I love seeing my students interact with each other as peers and musicians, hearing them develop the skills of critical listening, and marveling at the connections that they are able to draw. And this is why studio class with my SFCM Pre-College students has been such a joy for me this year.
We were a small group last Sunday—only four students were able to make it on account of pre-Thanksgiving travels and such, but everyone had pieces ready to play. I try to put together at least a loose structure for the 2-hour block of time, based on the music being presented that day. With a somewhat random assortment of repertoire, it is fascinating to see where the discussion will lead and what threads will bind the whole experience together. We started by hearing a performance of the Grieg waltz from the Opus 12 Lyric Pieces followed by Tchaikovsky’s Song of the Lark from the Album for the Young. With both pieces, I asked my kiddos to listen for form. The “A B A Coda” was very clear in the Grieg, but took a little longer to notice in the Tchaikovsky. Realizing that the similarity of thematic material obscured the contrast between the A and B sections, my helpful students gave suggestions to the performer on ways to emphasize the structure using timing and tonal color. A performance of Christopher Norton’s “Play It Again” led us into a discussion on what makes a piece sound “jazzy”. Cue the clapping of syncopated rhythms and writing out of blues scales. Another student played the Bartok Rumanian Dances and Robert Starer’s “Pink” from Sketches in Color. I had found some of Bartok’s field recordings from the Hungarian countryside (thanks YouTube!) so we listened to those and tried to pinpoint the stylistic qualities that give this music its special flavor.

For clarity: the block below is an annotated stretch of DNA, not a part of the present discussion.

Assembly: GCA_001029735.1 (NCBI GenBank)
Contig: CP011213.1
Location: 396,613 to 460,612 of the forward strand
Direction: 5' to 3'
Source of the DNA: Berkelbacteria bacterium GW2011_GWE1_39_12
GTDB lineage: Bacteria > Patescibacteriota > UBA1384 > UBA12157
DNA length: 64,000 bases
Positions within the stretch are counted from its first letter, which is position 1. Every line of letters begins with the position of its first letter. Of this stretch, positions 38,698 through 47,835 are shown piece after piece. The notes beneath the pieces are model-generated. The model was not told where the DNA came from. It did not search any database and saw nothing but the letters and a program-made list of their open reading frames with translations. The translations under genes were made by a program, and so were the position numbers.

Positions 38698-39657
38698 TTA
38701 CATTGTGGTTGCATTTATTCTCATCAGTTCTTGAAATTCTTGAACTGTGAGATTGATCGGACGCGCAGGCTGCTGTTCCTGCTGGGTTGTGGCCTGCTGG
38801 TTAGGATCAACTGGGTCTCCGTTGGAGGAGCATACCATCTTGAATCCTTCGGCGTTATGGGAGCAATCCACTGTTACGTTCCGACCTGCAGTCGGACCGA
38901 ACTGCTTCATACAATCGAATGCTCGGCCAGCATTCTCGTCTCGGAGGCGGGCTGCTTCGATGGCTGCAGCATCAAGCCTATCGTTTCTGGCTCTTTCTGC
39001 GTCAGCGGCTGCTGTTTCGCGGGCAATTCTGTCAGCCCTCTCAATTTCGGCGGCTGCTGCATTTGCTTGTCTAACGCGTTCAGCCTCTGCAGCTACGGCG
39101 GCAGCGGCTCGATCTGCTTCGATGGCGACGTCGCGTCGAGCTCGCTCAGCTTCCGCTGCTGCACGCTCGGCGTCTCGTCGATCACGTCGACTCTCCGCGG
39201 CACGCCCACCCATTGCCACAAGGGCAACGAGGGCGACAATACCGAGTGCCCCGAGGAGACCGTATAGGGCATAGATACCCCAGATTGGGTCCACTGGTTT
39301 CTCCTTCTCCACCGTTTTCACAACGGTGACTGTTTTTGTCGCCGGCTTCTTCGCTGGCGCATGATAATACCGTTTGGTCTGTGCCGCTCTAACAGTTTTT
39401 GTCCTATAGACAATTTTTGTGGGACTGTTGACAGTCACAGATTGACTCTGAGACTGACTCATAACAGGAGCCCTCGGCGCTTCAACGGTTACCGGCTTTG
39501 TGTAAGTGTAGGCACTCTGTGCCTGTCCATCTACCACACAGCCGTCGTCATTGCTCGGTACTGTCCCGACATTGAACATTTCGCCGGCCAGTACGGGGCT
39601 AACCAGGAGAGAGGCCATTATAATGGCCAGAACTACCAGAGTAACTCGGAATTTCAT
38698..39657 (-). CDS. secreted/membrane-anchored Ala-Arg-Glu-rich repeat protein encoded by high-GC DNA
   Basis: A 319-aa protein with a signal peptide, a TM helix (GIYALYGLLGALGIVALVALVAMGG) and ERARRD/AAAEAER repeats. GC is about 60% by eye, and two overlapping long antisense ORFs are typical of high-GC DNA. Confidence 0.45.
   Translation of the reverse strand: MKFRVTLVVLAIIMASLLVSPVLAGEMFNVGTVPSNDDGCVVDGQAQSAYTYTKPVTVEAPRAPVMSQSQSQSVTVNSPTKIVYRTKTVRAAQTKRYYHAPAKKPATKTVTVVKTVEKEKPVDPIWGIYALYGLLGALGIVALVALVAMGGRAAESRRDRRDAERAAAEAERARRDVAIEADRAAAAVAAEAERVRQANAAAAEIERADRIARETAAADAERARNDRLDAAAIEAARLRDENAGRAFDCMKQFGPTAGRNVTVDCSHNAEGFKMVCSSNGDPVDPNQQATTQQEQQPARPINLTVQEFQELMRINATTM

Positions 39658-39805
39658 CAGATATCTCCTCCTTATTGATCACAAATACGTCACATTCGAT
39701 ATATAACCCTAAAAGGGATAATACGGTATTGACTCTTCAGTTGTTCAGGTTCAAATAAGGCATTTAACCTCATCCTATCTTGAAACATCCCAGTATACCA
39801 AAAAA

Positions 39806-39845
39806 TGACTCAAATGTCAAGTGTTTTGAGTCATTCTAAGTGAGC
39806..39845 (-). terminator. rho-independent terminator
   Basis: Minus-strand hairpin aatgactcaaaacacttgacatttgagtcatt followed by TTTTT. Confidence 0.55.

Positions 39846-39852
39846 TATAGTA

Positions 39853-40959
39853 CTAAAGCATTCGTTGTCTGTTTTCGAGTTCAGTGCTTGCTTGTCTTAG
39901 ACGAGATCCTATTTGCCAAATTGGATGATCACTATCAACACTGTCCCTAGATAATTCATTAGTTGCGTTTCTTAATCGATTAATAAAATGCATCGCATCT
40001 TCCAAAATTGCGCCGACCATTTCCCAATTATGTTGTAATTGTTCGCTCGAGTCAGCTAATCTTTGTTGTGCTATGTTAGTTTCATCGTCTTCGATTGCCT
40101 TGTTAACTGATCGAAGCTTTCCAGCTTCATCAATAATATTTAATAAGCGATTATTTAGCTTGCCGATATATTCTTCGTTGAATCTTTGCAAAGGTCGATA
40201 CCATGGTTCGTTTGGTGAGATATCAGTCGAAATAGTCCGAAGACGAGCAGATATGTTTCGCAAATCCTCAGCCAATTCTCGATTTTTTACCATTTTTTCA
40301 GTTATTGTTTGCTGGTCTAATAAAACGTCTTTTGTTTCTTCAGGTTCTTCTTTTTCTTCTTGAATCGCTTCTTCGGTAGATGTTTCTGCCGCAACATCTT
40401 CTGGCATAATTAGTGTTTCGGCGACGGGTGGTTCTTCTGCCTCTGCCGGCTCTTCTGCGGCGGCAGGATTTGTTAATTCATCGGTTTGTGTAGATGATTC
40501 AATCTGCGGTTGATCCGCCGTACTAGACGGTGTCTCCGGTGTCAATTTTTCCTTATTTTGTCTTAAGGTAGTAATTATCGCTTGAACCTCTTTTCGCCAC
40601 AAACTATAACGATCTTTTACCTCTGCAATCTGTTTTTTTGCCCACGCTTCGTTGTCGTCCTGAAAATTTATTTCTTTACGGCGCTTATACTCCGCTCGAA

Oh, and how could we talk about Bartok without hearing some of the Concerto for Orchestra (2nd movement)? With its “presentation of pairs” it is a perfect piece for identifying orchestral instruments!
Having started with a discussion of form, we came back to it with a performance of the first movement of Diabelli’s Sonatina in F, Op. 168 No. 1. All of the students in attendance already had some experience with sonata form, but class was a great chance to get a better understanding of this ubiquitous structure and connect it with the simpler ternary forms we heard earlier. After the Diabelli, I let Leonard Bernstein do the talking. We watched excerpts from one of the marvelous Young People’s Concerts, in which he effortlessly explains sonata form using Twinkle Twinkle Little Star, the Beatles and finally Mozart’s K. 545 (Video 2 of 4 is below–this is the one with the priceless rendition of “And I Love Her”). We then heard the Diabelli again—with totally different ears!
Ultimately, studio class is about conversation and community, a space in which my students can learn to trust their musical instincts and develop curiosity and independence. And it is really fun (especially for me.)
Can’t wait for our next class in January!